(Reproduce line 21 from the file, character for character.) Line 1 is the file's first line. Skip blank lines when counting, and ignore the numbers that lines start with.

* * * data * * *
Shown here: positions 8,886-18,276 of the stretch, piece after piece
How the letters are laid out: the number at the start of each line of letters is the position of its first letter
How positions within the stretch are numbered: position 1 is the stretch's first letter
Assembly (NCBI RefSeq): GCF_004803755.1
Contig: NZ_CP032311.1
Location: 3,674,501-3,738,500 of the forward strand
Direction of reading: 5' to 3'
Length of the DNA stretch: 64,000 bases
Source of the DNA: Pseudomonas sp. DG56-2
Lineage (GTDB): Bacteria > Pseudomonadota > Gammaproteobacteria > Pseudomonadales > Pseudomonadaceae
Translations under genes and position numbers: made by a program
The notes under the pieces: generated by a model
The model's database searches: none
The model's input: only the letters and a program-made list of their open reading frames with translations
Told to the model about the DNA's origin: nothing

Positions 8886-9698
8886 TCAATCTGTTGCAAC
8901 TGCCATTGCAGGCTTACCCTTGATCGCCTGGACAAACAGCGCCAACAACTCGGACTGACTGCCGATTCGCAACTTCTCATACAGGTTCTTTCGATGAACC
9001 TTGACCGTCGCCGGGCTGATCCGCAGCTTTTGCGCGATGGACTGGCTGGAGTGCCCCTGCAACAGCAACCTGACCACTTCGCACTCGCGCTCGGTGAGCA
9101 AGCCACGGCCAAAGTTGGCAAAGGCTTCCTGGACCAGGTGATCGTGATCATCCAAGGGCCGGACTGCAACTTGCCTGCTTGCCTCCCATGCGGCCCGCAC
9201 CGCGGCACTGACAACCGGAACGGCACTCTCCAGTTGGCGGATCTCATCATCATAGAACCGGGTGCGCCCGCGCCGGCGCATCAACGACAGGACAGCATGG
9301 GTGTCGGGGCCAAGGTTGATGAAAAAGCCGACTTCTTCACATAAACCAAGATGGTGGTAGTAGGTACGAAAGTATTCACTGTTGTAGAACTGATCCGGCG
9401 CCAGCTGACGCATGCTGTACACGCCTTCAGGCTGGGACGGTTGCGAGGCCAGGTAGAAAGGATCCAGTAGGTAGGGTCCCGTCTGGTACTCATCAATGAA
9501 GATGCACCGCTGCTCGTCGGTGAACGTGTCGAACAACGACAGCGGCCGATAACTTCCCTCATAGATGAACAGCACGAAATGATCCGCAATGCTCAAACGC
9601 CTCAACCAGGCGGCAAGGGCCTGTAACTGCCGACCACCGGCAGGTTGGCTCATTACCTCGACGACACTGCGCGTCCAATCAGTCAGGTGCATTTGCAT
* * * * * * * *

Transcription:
9201 CGCGGCACTGACAACCGGAACGGCACTCTCCAGTTGGCGGATCTCATCATCATAGAACCGGGTGCGCCCGCGCCGGCGCATCAACGACAGGACAGCATGG